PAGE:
New year, same obnoxious fashion trends. Topshop is selling Fake News Jeans, and they cost more than a monthly newspaper subscription. The jeans are actually sold out, as Teen Vogue points out, just in time for President Trumps Fake News Awards. Don't worry though, there's a good chance that they'll be back, if you are into that sort of thing.
Topshop is no stranger to ridiculous trends. In the past year, the brand has gone viral for selling clear "jeans" that have been deemed "the worst of all time" and the clear panel mom jeans. The brand is not slowing down in the new year, either. Topshop is selling mid-rise jeans with a bright red ribbon repeating the phrase "fake news" down the sides.
The jeans are without a doubt a play on President Trump's well-loved term "fake news" that he has used to criticize media that he does not agree with. While it might not surprise you that these jeans are actually a thing, the price might. It will cost you $90 to make this infamous slogan into a personal fashion trend.
Bustle has reached out to see if the jeans will be restocked on Topshop.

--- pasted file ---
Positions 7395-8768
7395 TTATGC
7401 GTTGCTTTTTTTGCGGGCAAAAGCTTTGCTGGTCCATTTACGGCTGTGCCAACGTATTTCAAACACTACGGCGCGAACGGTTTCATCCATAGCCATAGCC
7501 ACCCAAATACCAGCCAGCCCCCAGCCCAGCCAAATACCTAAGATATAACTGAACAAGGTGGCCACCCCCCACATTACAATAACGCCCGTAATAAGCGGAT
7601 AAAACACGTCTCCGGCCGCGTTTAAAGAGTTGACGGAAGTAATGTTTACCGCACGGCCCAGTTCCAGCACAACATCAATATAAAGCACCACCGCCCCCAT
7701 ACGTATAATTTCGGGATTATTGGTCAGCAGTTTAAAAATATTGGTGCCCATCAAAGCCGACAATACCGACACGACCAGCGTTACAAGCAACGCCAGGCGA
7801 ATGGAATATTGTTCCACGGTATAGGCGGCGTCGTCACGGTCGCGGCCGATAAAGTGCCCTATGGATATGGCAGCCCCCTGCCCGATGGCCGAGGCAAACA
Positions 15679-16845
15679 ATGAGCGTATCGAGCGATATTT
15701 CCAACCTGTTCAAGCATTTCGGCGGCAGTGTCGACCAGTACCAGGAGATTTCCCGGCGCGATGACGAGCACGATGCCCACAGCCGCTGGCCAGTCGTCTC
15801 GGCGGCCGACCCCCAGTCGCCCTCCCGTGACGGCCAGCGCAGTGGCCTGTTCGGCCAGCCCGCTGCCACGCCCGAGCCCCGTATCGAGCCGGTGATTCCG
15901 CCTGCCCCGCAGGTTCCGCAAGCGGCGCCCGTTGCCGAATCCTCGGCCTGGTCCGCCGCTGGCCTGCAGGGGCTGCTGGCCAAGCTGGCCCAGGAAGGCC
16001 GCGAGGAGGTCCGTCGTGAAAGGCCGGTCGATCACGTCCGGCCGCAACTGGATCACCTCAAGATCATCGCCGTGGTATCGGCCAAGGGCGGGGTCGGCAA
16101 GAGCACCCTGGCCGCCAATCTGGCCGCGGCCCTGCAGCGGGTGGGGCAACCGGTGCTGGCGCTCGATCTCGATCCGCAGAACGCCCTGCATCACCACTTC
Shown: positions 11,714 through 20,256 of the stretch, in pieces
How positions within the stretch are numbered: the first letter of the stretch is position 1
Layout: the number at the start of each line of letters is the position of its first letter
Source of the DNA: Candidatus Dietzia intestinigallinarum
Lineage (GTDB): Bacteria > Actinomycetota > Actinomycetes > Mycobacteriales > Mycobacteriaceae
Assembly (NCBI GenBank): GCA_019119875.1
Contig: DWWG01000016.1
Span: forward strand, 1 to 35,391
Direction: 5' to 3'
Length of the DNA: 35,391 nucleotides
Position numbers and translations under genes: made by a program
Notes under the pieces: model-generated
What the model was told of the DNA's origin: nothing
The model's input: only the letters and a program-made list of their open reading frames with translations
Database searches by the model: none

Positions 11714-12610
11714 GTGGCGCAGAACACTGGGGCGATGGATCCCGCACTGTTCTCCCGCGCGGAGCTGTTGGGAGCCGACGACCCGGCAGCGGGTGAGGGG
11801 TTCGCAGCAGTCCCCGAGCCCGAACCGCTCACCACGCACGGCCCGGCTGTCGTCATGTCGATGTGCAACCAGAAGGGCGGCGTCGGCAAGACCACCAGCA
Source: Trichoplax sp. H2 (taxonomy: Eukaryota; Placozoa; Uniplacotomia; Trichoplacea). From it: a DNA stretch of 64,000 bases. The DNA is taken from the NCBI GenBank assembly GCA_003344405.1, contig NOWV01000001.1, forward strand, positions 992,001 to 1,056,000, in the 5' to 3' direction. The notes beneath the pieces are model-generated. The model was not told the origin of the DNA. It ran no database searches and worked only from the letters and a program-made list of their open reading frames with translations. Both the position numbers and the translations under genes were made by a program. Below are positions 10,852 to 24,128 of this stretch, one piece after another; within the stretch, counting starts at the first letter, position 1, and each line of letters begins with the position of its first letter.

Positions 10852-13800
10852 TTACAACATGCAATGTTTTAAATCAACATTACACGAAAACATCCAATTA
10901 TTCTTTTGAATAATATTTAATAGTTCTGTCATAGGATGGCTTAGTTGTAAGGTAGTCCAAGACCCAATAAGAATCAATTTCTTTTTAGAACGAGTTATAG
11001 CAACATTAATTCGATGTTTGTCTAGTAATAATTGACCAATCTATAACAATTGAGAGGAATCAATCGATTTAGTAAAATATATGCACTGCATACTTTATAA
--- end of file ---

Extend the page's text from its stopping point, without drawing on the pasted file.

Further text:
It's not the first time a brand has profited off a problematic Trumpism. After he called Hillary Clinton a "nasty woman" during the election, fashion jumped all over the sartorial slogan. Some items donated proceeds to charity, while some didn't. Just for the record, MOTO's $90 'Fake News' Slogan Straight Leg Jeans do not donate any of the proceeds to any charity.
You know what else you could do with the money these jeans cost? You could buy a two-month subscription to the New York Times. You know, the publication that first announced the Time's Up movement and the Harvey Weinstein scandal. You could also donate to the ACLU, the national organization that works daily in courts, legislatures and communities to defend the individual rights and liberties guaranteed by the Constitution and laws of the United States.
This is not the first time that the term "fake news" has been printed on fashion items. In November 2017, a boy was told he couldn't wear his fake news" shirt on a field trip. Donald Trump Jr. posted a photo of himself wearing a "very fake news" shirt earlier last year, too. There's even a "fake news" necklace that gives 10 percent of proceeds to female empowerment charities.
Despite the pants being sold out, there aren't any photos of people styling them on social media yet. It's possible, however, that everyone is saving them for the Fake News Awards on Jan. 12. After all, it's the perfect occasion to break them out and make a questionable statement.